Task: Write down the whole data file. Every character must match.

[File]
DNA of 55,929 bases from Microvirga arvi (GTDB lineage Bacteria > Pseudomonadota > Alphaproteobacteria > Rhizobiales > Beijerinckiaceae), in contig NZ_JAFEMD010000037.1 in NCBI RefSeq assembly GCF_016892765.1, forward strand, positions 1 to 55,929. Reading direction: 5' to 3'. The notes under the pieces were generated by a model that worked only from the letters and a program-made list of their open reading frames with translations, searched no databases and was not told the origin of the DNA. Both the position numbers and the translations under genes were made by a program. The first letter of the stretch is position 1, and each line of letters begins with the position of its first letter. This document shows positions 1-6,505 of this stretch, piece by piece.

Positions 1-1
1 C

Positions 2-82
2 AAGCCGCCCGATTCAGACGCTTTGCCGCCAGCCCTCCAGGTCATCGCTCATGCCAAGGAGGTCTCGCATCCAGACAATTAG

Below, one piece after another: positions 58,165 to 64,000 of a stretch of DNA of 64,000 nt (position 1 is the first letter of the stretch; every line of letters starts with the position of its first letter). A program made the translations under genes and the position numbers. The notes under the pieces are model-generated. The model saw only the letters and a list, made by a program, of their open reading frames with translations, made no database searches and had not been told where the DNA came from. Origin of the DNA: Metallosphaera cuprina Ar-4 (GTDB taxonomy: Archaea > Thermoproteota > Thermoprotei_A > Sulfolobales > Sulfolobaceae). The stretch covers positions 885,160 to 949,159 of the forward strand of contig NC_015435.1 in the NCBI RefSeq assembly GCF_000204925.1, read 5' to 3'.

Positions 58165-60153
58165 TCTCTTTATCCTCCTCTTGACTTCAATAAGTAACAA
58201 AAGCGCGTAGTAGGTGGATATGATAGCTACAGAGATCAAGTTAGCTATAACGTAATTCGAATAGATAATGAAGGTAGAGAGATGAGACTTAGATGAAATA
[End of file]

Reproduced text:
DNA of 55,929 bases from Microvirga arvi (GTDB lineage Bacteria > Pseudomonadota > Alphaproteobacteria > Rhizobiales > Beijerinckiaceae), in contig NZ_JAFEMD010000037.1 in NCBI RefSeq assembly GCF_016892765.1, forward strand, positions 1 to 55,929. Reading direction: 5' to 3'. The notes under the pieces were generated by a model that worked only from the letters and a program-made list of their open reading frames with translations, searched no databases and was not told the origin of the DNA. Both the position numbers and the translations under genes were made by a program. The first letter of the stretch is position 1, and each line of letters begins with the position of its first letter. This document shows positions 1-6,505 of this stretch, piece by piece.

Positions 1-1
1 C

Positions 2-82
2 AAGCCGCCCGATTCAGACGCTTTGCCGCCAGCCCTCCAGGTCATCGCTCATGCCAAGGAGGTCTCGCATCCAGACAATTAG

Below, one piece after another: positions 58,165 to 64,000 of a stretch of DNA of 64,000 nt (position 1 is the first letter of the stretch; every line of letters starts with the position of its first letter). A program made the translations under genes and the position numbers. The notes under the pieces are model-generated. The model saw only the letters and a list, made by a program, of their open reading frames with translations, made no database searches and had not been told where the DNA came from. Origin of the DNA: Metallosphaera cuprina Ar-4 (GTDB taxonomy: Archaea > Thermoproteota > Thermoprotei_A > Sulfolobales > Sulfolobaceae). The stretch covers positions 885,160 to 949,159 of the forward strand of contig NC_015435.1 in the NCBI RefSeq assembly GCF_000204925.1, read 5' to 3'.

Positions 58165-60153
58165 TCTCTTTATCCTCCTCTTGACTTCAATAAGTAACAA
58201 AAGCGCGTAGTAGGTGGATATGATAGCTACAGAGATCAAGTTAGCTATAACGTAATTCGAATAGATAATGAAGGTAGAGAGATGAGACTTAGATGAAATA